Exclude client devices with Pi-hole 5

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I am a big fan of Pi-hole and I recommend it to everyone. It is an amazing piece of software to get rid of advertisement and tracking on a network level and recently Pi-hole version 5 was released. Check my blogpost here if you want to know how to set it up. That blogpost is based on version 4 of Pi-hole but the same applies for version 5. Just follow the steps there to secure your network and take back your online privacy. Pi-hole 5 has a lot of new features but the one I want to talk about is how to exclude client devices with Pi-hole 5.

Use case

Being able to exclude individual client devices can be extreme useful during troubleshooting. There may be times that you want to bypass the ad-blocking capabilities of Pi-hole like for IoT devices. Many IoT devices are connected to some cloud solution, especially if they are using Apple HomeKit. I’ve had many IoT devices go offline because Pi-hole was blocking them and I did not want to have to whitelist all those domains. My IoT devices are on a separate VLAN and I want them to use my Pi-hole as DNS server but I don’t want anything blocked for them. Pi-hole 5 makes that possible without jumping trough any hoops.

Let’s get started

Excluding client devices with Pi-hole 5 is done using Group Management. After installing Pi-hole a default group is created. Blocklists are now called Adlists and all the adlists you add are added to the default group called Default. Check the screenshot below:

As you can see we can now also add a comment to an adlist :). Very nice for documentation purposes. Mine says Migrated from /etc/pihole/adlists.list because my Pi-hole was upgraded from version 4 to version 5. That comment is automatically added during the upgrade proces.

Create a new Group

The first this we need to do is create a new group. Go to Group Management and click on Group. Enter a name and description and click on Add.

Make sure the List of configured groups show the new group you added:

Check group assignment

Now we have to make sure that the new Exclude_Group group we created does not have adlists assigned to it.

Go to Group Management -> Adlists and check the Group Assigment column. In the above screenshot you can see that I have all my adlists assigned to the Default group. Next we can add client devices to the Exclude_Group group. Every client device added to this group will have no adlists because all our adlists are assigned to the Default group.

Adding client devices

Go to Group Management -> Clients. Find the IP address of the client device on the dropdown menu. You can also enter a custom IP address. My client device has IP address 192.168.100.185. Enter a Comment and then click on Add.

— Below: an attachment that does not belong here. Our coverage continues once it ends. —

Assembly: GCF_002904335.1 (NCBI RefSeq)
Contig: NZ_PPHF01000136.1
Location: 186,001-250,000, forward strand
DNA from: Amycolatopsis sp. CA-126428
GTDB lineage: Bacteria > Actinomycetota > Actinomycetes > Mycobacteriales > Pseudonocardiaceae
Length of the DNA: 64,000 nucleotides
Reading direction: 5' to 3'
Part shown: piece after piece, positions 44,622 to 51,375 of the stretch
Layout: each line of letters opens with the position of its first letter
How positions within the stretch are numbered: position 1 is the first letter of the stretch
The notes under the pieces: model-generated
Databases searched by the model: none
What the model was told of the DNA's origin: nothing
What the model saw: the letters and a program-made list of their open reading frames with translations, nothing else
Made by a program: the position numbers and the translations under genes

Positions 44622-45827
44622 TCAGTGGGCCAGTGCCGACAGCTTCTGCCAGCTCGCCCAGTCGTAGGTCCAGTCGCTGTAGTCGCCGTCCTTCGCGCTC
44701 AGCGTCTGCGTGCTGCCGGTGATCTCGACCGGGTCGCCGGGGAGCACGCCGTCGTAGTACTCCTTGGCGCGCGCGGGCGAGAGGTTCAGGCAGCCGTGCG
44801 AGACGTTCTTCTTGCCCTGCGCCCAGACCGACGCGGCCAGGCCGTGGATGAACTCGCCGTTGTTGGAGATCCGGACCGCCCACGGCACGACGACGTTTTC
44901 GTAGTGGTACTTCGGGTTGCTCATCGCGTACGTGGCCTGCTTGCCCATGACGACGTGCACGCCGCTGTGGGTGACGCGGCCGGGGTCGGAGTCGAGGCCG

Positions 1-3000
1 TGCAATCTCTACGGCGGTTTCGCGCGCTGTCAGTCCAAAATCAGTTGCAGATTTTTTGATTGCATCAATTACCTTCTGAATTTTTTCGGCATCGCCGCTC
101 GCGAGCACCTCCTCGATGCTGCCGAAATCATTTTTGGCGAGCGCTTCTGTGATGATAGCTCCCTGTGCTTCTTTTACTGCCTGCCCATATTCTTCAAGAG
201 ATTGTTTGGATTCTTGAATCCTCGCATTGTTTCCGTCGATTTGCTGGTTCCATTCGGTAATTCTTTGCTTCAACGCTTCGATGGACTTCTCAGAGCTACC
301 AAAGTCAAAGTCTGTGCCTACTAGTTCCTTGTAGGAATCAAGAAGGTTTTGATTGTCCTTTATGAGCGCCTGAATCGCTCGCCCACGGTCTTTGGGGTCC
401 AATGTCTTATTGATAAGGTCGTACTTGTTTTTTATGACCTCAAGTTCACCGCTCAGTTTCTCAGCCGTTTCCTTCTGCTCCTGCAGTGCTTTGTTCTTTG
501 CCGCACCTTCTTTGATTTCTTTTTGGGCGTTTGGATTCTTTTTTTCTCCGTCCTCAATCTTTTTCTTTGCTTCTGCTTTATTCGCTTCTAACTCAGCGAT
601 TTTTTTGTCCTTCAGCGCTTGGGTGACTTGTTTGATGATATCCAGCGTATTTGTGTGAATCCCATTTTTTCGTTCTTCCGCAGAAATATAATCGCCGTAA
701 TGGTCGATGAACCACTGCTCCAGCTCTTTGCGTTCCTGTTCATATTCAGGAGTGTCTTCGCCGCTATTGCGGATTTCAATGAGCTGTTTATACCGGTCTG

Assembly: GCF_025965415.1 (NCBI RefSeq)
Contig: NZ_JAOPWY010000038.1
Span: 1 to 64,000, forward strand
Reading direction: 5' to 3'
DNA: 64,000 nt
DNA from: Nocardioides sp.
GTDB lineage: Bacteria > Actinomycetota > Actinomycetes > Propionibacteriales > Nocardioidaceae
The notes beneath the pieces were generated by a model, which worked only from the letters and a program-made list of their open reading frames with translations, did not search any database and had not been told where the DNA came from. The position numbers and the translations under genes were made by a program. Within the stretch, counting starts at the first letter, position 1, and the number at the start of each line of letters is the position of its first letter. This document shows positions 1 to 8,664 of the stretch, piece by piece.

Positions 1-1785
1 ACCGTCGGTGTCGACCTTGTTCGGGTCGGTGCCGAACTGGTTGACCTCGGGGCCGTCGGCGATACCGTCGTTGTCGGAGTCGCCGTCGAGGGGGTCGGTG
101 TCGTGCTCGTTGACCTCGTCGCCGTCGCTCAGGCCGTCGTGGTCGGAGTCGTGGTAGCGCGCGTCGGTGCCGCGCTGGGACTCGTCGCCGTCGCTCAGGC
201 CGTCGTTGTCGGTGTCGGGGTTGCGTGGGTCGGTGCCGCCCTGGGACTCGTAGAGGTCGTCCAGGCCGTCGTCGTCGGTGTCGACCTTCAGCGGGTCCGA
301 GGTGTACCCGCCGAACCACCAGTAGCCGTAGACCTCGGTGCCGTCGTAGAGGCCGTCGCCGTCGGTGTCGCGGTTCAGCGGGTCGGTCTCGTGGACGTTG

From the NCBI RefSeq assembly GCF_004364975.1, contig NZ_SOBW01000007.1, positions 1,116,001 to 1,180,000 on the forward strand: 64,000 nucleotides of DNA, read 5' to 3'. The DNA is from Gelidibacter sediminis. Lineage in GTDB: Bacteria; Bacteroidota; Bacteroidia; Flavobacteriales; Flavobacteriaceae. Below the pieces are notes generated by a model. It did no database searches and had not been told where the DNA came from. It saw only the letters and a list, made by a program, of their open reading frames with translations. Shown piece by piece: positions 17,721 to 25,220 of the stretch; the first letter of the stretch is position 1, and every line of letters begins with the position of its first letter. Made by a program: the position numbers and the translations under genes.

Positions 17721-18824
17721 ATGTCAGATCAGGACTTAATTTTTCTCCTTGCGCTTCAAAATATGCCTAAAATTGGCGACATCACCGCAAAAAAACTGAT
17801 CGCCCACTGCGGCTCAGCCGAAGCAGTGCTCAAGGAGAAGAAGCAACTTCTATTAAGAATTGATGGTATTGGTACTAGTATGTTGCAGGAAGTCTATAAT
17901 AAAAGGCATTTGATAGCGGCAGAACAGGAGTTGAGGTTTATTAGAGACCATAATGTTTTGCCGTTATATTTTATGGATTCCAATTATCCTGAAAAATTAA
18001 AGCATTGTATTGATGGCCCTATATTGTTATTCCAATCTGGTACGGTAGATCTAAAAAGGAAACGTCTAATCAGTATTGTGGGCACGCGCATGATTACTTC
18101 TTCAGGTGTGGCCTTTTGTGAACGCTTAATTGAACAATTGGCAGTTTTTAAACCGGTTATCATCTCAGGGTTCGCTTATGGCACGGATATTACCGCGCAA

Not that after adding the client device it will automatically be added to the Default group:

Change the group to exclude client device

All we have to do now is change the Group assignment for the client device to the group we created earlier on. It is important to deselect the Default group! We only want the client device with IP address 192.168.100.185 be member of the group Exclude_Group. Rember that the Exclude_Group does not have adlists assigned so any member of that group will still use Pi-hole as DNS server without the blocking functionality.

After you have made sure that the client device is only member of the Exclude_Group click on Apply. Your screen should look something like this:

Do some testing

Now that my client device with IP address 192.168.100.185 is excluded we can do some testing. Opening a browser of my client device and visiting https://www.google.com shows the following in the query log of Pi-hole:

Note that the following DNS request is now allowed: adservice.google.com

I know that my exclusion is working because adservice.google.com is on several adlists I use:

If I change the group of this client device back to Default we will observe the following behaviour:

Well, and that is all there is if you want to exclude client devices with Pi-hole 5 blocking especially if you find that after implementing Pi-hole (or adlists) something broke in your network. Really helpful I’d say.

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Equipped with more than 10 years of experience working on applications and systems, Vikash is a master at connecting businesses with the tech that is right for them. He holds multiple Citrix certifications (CCP-M, CCP-N, CCE-V), he is a VMware Certified Professional, and his other areas of expertise include VDI, Microsoft, Enterprise Mobility, and corresponding solutions. He currently works as a senior consultant for a systems integrator in the Netherlands and operates his own blog at Vikash.nl. He is passionate about computers and computer systems, and he is committed to serving his clients well.